Okay lets get the giggles out now. Yes, for some reason whomever named the olympic lifts had a sick sense of humor that immediately brings out the dirty little kid in people. All “that’s what she said” jokes aside though, the olympic lifts can be hands down some of the best weapons in your arsenal to building a strong, lean, athletic body as well as keep your mind sharp.
If you are an avid reader of my site I’m sure you already appreciate the functional side of training and enjoy everything from heavy deadlifts to farmer carries to joint mobility work. You understand you are not only meant to move but you are meant to move well and move heavy objects. This is what will keep you strong, young and toit like toiger.
I know you already squat, deadlift, press, squat, do pullups, and more squats followed by more deadlifts so why should you bother with the olympic lifts or their alternatives? Besides doing things that no one else in the gym is doing (you know you love doing that!) they have some added benefits that traditional strength exercises don’t.
- Build explosive strength (e.g. moving weights/bodyweight faster) which translates into sport as well as IRL IMO.
- You get quite strong without bulking up. (note: this shouldn’t be a factor but it holds some truth)
- Stay mentally sharp. Just practicing the olympic lifts creates an environment for your brain to problem solve which will, uh, make you wicked smaht. (Yes, I am from Boston)
- Stay neurologically sharp. This is a littler harder to explain but your body’s neurological system will increase connectivity (via increasing myelination….think the rubber coating around electrical wire) which will thus increase strength, balance, coordination, and your ability to do Gangnam Style.
- You like making people stare at the gym. This is inevitable due to your sheer awesome factor.
The challenge here is really learning how to do the Olympic lifts well in the time period most trainees are accustomed to: NOW. Well, speaking from experience it just doesn’t happen like that. Especially when things like mobility, stability and coordination all come into play at higher speeds than most people are used to lifting at. This is a recipe for ‘oh shit!’ if ever I saw one.
Well, that’s the rub. But if you are interested in taking a step back to really hammer all the moving parts and work towards learning one of the most beneficial weightlifting exercises I will give you some things to master. Try hard, you must. That was Yoda in case you were wondering. (P.S. the new Star Trek movie blows the newest Star Wars out of the water)
Components of The Clean and Jerk a.k.a. The Exercises to Master
Get good at conventional deadlifting as the first moves to master are the hip hinge and the pull. Use all different weights, reps and speeds to really hammer technique and learn how to control the bar. I’m a big fan of using both heavy pulls (such as sets of 3 with the most weight you can do with good form) and dynamic pulls (such as sets of 3 with lighter weight e.g. 1/2 of what you used in the heavy pulls but done fast) in the same training cycle or program.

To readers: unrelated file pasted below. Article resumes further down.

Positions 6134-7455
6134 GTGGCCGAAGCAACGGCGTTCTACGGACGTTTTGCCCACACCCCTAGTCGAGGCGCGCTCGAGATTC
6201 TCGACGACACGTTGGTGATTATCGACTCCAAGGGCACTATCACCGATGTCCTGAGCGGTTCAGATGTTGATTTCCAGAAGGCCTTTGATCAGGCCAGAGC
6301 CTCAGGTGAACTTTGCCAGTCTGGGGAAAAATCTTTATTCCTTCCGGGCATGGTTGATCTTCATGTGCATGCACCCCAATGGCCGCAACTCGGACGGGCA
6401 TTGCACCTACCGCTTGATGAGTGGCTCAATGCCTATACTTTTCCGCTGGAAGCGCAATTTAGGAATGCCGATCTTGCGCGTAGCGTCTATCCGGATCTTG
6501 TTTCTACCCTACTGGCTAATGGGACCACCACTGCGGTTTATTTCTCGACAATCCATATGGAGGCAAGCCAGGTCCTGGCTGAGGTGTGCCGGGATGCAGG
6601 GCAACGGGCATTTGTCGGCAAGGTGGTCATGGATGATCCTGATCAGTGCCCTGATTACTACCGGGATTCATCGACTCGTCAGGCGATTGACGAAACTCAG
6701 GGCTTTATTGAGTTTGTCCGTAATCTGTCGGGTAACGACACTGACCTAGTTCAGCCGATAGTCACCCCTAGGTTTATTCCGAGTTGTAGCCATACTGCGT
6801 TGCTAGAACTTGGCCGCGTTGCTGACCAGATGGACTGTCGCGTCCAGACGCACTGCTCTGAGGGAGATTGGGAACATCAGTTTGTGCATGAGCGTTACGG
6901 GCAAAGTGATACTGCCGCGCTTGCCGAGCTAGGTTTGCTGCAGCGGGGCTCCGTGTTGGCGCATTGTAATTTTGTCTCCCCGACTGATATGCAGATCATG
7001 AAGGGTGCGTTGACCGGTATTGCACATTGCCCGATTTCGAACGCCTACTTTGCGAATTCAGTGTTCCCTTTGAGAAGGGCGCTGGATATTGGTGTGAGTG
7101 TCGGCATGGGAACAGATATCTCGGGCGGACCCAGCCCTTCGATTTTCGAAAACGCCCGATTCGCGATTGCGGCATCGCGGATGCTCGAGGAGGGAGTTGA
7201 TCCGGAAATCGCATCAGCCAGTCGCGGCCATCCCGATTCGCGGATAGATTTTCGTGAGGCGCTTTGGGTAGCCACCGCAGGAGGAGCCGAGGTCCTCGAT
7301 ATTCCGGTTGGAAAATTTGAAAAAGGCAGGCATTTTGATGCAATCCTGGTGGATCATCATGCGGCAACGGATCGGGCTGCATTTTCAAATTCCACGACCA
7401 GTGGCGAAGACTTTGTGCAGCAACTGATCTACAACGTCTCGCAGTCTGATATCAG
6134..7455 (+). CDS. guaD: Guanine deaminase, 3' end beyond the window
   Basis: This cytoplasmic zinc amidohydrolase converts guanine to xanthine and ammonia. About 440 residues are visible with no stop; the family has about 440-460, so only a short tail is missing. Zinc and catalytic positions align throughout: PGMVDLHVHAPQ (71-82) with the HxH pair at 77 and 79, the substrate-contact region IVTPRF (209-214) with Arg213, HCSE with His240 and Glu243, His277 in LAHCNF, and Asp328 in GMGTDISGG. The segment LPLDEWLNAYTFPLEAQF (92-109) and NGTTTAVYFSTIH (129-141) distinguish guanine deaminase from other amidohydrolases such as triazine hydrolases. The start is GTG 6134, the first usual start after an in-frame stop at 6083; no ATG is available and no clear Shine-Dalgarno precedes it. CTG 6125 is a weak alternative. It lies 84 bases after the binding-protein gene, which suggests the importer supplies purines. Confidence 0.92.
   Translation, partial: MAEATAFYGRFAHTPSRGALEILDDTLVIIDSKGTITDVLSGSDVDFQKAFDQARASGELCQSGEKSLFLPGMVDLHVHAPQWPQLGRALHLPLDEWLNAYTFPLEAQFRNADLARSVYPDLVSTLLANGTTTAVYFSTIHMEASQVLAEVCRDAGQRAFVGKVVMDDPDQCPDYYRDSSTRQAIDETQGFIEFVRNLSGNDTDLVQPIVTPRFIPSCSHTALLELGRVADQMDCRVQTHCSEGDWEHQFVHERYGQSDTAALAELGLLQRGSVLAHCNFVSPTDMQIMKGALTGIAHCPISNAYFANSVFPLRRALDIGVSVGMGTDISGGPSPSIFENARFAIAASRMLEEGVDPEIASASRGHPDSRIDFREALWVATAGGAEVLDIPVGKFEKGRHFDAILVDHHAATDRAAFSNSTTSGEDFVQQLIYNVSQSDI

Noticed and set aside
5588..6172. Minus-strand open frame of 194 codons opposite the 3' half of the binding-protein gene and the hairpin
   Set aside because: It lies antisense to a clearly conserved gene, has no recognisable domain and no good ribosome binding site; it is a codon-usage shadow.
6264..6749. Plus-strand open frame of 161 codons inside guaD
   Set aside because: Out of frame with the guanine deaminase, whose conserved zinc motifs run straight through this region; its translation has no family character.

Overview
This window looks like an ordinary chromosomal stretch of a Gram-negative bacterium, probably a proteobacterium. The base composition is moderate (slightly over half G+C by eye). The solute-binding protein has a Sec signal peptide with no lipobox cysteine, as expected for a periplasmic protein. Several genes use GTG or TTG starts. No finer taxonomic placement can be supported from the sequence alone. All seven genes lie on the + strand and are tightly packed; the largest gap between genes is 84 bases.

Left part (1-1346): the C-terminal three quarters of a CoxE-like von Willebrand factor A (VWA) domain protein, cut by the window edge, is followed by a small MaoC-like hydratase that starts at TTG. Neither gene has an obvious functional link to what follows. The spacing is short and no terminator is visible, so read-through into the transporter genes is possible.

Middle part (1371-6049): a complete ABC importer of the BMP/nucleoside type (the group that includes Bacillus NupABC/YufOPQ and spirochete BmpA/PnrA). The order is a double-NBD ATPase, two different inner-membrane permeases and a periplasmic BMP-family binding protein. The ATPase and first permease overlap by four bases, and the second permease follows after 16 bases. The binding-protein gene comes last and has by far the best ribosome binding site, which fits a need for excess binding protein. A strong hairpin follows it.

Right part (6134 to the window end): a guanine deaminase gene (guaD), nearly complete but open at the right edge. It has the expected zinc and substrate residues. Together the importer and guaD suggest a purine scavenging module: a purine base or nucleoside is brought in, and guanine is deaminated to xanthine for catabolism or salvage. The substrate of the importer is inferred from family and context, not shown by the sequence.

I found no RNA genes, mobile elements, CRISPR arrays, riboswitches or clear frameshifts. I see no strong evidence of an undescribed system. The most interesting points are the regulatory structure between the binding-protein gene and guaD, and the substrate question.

Note: The closer you can get your deadlifts to look like Eric Cressey’s deadlifts the more starving 3rd world children will be saved. There is direct corrolation.
2. Kettlebell Cleans
If you are asking why you should clean with a kettlebell before the bar then you have realized it is basically the same exercise. Using the kettlebell, though, is much safer, requires less time to master, is easier on the wrists (when done properly) and works on imbalances (done with one arm at a time). I like to call these entry level olympic lifts for the business class.
Marianne’s accent makes it legit.
3. Front Squat
There are few exercises that make you as awesome at everything (including life) as good ‘ol front squats. I think it is reasonable to recommend that most trainees move towards a comfortable front squat to depth with bodyweight or more on the bar. This is a great start towards getting into the clean and jerk. Even better is learning to do it with the olympic grip which becomes increasingly important if you want to get into weightlifting.
Here is a video for grip setup:
Front Squat Video (Molly Galbraith 210lbs x 3)
4. Push Press
If you are unsure of your shoulder and spine mobility (if you have no clue what that means then I highly recommend) then I recommend starting with the dumbbell version or even better the one arm dumbbell version. This exercise is NOT a slow movement. Done properly it will teach you how to transfer force from the ground, through your core and into your press.
It is challenging at first to get the move but think of pushing the weight up with your legs and punching the ceiling. To do this you need a minimal bend in your knees. Also, make sure to pause at the bottom and top of the exercise to make it more sequential.
Yes, that video is in Swedish. Booyah!
One of my favorite super sets which I have come across in many different programs is pairing front squats with dumbbell push presses or one-arm push presses. It is a brutal combo to get you stronger in no time!
If you want to crush weights and look good nekkid then I recommend doing one or all of these exercises in a workout and progress towards increasing the weight and slowly learning how to incorporate them all into the clean and jerk. To give you an idea of what that exactly is, here is video of my c&j attempts. It definitely needs some TLC but not too shabby for not training the olympic lifts since college. Practice, practice, practice!